All proceeds have been donated to The Movement for Black Lives, The NAACP Legal Defense Fund, The Conscious Kid, The Alpha Institute and Black Girls Code. The compilation is now completely free to stream and download and Bad Time Records recommends that you learn more about the individual organisations and donate to them directly (see below).
Dave describes the compilation as “pretty amazing” and believes it “added a lot of energy to the ska scene and the anti-racism movement in general”, understanding from his own experience that music can be highly influential on the listener’s world view.
“When I was younger, I was always into musicians that had some political content,” he recalls. “Bands like the Clash, Bob Marley, the Specials, Fugazi… even the Beatles. These were the bands that really meant the most to me. Of course, if a band doesn’t want to talk about politics in any way, I think that’s totally fine too. I just think it’s ridiculous when fans say that bands should stay out of politics or say something like, ‘keep politics out of ska’. It just shows disrespect to the artist and an ignorance of history.”
While Mustard Plug are unmistakeably a good-time band, Dave says he has “always written songs that are politically focused” but also “funny, entertaining and occasionally just silly”, adding that “sometimes that can be in the same song”. Unite and Fight, however, takes its subject very seriously, penetrating to a bitter truth about a divided country led by people who “despise” the “honesty and courage” of ordinary people.
“I think the role of an artist is to communicate truth,” says Dave. “Even if that truth is fiction. Whether it’s a book, or a song or an abstract painting, even if it is a work of fiction or told from the point of view of a fictional character it still should ring true on some level. Even a joke isn’t funny unless there is some element of truth to it.”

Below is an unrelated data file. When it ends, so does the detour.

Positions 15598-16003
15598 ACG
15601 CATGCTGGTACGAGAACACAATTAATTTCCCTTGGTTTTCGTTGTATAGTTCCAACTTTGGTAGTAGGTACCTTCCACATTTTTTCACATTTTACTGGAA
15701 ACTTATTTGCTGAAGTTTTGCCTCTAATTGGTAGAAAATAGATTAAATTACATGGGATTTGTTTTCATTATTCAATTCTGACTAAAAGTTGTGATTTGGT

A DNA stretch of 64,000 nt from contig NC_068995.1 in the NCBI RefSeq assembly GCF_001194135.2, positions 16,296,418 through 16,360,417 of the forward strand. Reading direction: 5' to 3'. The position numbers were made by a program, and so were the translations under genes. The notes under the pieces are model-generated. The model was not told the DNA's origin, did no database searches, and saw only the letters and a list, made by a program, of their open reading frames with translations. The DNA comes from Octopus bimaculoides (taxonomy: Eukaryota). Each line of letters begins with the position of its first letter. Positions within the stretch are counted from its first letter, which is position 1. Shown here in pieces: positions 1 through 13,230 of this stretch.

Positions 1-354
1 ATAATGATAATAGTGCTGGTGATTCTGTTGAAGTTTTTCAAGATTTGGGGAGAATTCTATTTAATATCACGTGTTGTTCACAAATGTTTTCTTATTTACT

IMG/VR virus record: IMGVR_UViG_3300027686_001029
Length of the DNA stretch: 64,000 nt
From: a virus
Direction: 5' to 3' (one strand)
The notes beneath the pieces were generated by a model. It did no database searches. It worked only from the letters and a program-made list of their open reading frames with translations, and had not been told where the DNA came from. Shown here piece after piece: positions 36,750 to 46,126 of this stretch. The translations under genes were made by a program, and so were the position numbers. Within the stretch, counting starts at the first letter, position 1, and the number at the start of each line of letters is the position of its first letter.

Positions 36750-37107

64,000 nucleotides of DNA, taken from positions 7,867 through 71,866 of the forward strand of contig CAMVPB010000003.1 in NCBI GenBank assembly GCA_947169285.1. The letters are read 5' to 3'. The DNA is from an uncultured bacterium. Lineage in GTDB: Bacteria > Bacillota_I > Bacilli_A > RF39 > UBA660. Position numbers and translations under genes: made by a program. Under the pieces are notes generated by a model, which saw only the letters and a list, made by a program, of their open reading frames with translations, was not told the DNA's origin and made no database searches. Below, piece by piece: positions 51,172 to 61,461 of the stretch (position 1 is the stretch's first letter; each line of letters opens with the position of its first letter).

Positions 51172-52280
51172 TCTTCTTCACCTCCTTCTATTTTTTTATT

With Donald Trump consigned to the murkiest depths of American history, 2021 is undoubtedly a year in which America’s divisions must be healed. But what might President Joe Biden do in his first 100 days to fight for unity?
“I think his personality is just that he brings people together,” hopes Dave, “but I’d rather have him focus on COVID, immigration, the environment, respect for all people regardless of race, class, orientation etc than on trying to reconcile with people who oppose his objectives. Hopefully he can make people realize that these issues are non-partisan but, if he can’t, he needs to move forward anyway.”
“I also think it’s important to restore public accountability, especially for corrupt and unlawful and racist politicians and police, before moving on,” he concludes. “So many fires to put out, but at least we are now led by a fireman instead of an arsonist.”
Ska Against Racism supports the following organisations:
Black Girls Code
Giving young and pre-teen girls of colour opportunities to learn programming, allowing them to become builders of technological innovation and of their own futures.
The NAACP Legal Defense Fund
Through litigation, advocacy, and public education, LDF seeks structural changes to expand democracy, eliminate disparities, and achieve racial justice in a society that fulfils the promise of equality for all Americans.
The Alpha Institute
Alpha Institute provides a caring and committed environment to youth in need of educational, vocational and life skills training.
National Black Arts
NBAF is a nonprofit organisation with a legacy of providing stellar artistic and educational programs in music, dance, film, visual arts, theater, and the literary arts.
The Conscious Kid
An education, research, and policy organisation dedicated to equity and promoting healthy racial identity development in youth.
The Movement for Black Lives
A space for Black organisations across the US to work together towards policy, cultural and political goals with the fundamental belief that we can achieve more together than we can separately.
Unite and Fight, featuring guest vocals from Tonia of The Lippies, originally released on the Asian Man Records comp: Ska Against Racism